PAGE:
Yet rather than having that conversation, questions arose as to whether any of this “old” literature should even be read at all. Would it be better to just chuck it out and study only state of the art descriptions of Chinese martial arts? Afterall, if we have determined that another approach is more useful, if it does a better job of making sense of the world, why should we invest scarce time reading dated material? Isn’t that what intellectual progress looks like?
If one is only interest in Martial Arts Studies as an avenue for exploring, and finding meaning in, personal embodied practice, that may be a fair point. A number of amateur scholars who are primarily interested in teaching and practicing their individual systems have made some important contributions to our field, and they remain free to approach their engagement with the field in any way that they personally see fit. Afterall, no one can force you to read a dated, unfashionable and probably boring book.
Unless you go to graduate school. In that case you may very well be expected to read five hundred to a thousand pages a week of such material. This is the stuff that field surveys courses are made of. It is the intensive interaction with this literature that molds young scholars into members of a discipline. I still recall taking one such class in graduate school where the instructor would assign, and then publicly demolish, 3-4 books per class, week after week. A few of my classmates were under the mistaken impression that the point of her class was to receive the correct answers, to teach them how the world really worked. When would we get to the “good stuff,” the stuff they my professor actually liked? The look of surprise on her face was evident when they finally asked that question. She proceeded to explain that most of the works we read as professionals are flawed. Much of it will be objectively bad. In fact, she didn’t actually like any of the books on her syllabus. None of these books contained the one true way to understand global politics. But that was never the point of the exercise.
We become intelligent and independent scholars not from reading the best, most cutting-edge, works. Everyone must certainly be conversant in those works, but if that is all you are familiar with you will only parrot other people’s ideas. Instead, we improve our own work by first learning to take apart other people’s arguments. Criticism is the first step on the path towards creativity.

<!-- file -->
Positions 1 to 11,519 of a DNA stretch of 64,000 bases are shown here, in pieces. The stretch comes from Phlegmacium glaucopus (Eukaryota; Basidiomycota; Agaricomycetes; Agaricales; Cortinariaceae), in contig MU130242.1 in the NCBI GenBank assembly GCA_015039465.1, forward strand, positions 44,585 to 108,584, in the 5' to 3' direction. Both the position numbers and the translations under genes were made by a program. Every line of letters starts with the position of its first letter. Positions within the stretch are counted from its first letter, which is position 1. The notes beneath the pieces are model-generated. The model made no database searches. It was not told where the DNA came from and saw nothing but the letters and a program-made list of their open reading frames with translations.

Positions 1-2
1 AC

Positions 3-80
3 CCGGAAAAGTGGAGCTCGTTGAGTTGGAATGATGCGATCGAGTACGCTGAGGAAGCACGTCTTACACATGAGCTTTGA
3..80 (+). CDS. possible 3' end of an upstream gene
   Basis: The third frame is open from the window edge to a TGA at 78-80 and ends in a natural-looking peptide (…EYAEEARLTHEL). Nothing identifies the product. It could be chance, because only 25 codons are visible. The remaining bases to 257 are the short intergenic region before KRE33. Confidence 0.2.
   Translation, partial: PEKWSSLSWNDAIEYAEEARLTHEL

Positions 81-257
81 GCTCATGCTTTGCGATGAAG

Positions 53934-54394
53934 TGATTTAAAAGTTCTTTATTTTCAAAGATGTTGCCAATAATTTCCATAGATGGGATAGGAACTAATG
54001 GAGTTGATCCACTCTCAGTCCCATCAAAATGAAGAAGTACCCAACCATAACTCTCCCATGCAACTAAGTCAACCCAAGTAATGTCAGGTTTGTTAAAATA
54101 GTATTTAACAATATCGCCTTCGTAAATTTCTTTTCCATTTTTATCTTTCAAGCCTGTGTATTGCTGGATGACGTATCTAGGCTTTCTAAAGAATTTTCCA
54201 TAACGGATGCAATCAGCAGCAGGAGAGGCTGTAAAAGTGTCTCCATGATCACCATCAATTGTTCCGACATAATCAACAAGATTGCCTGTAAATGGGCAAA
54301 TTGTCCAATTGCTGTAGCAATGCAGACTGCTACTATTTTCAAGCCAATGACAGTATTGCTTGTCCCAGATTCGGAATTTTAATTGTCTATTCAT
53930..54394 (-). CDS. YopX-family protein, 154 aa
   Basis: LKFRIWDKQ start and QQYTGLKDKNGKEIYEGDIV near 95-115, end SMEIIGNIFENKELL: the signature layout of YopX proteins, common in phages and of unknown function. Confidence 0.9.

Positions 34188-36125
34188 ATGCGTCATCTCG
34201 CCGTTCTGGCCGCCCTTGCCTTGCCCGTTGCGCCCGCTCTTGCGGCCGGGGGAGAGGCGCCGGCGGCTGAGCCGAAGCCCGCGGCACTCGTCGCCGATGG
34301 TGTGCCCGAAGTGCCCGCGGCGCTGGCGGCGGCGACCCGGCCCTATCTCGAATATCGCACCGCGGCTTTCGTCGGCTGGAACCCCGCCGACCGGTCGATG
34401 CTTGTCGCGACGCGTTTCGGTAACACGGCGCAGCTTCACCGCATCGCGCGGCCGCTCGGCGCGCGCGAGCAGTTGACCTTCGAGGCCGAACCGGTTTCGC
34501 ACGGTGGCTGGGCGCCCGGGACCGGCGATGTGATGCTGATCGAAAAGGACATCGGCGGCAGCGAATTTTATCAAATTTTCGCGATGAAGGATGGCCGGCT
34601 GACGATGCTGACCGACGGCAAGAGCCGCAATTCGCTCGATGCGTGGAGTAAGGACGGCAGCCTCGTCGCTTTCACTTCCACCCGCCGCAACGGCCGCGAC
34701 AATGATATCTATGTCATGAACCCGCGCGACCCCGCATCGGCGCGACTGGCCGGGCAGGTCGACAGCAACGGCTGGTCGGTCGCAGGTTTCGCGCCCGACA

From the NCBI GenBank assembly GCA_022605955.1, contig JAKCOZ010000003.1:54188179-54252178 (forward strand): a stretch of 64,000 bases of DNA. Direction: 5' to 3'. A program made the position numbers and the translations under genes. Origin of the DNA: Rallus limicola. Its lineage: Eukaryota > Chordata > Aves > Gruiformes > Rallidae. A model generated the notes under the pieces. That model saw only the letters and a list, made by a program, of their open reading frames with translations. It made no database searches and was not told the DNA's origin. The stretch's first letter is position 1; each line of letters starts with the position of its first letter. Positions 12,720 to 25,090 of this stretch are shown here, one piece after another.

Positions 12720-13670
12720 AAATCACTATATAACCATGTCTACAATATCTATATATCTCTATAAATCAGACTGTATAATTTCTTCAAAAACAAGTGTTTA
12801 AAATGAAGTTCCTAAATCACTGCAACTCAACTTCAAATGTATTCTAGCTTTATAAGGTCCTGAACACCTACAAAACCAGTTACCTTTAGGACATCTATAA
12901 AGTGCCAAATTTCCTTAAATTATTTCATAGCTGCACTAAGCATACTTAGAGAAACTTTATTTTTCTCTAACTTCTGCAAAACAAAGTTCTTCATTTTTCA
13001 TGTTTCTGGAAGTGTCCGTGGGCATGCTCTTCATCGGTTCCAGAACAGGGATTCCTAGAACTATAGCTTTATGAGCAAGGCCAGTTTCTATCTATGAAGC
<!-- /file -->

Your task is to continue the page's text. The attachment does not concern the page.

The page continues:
There are several other reasons that scholars immerse themselves in dated works. Brilliant pieces of research in top journals do not just appear as acts of isolated genius. Rather, these works emerge out of (and respond to) ongoing conversation within in a literature. One can’t really understand this process unless you have read these prior works, most of which have been superseded by the next set of publications. And yet the actual foundations of the discussion remain key to understanding how we have arrived at our current location, and where we might go in the future.
Even the most dated work is typically full of useful facts and clever ideas. These might not have been fully developed when they were first written down, but recent events may make them more relevant, or suggest new ways that older theories could be reframed to meet our current challenges. Last but not least, we read older works because academic literatures are based on real-life social communities. Most of these communities are not that larger, and if you actively go to conferences and give papers you will eventually have a chance to deal with all of these authors (or their students) in a live setting. That will generally go much more smoothly if you are actually familiar with their ideas before you arrive.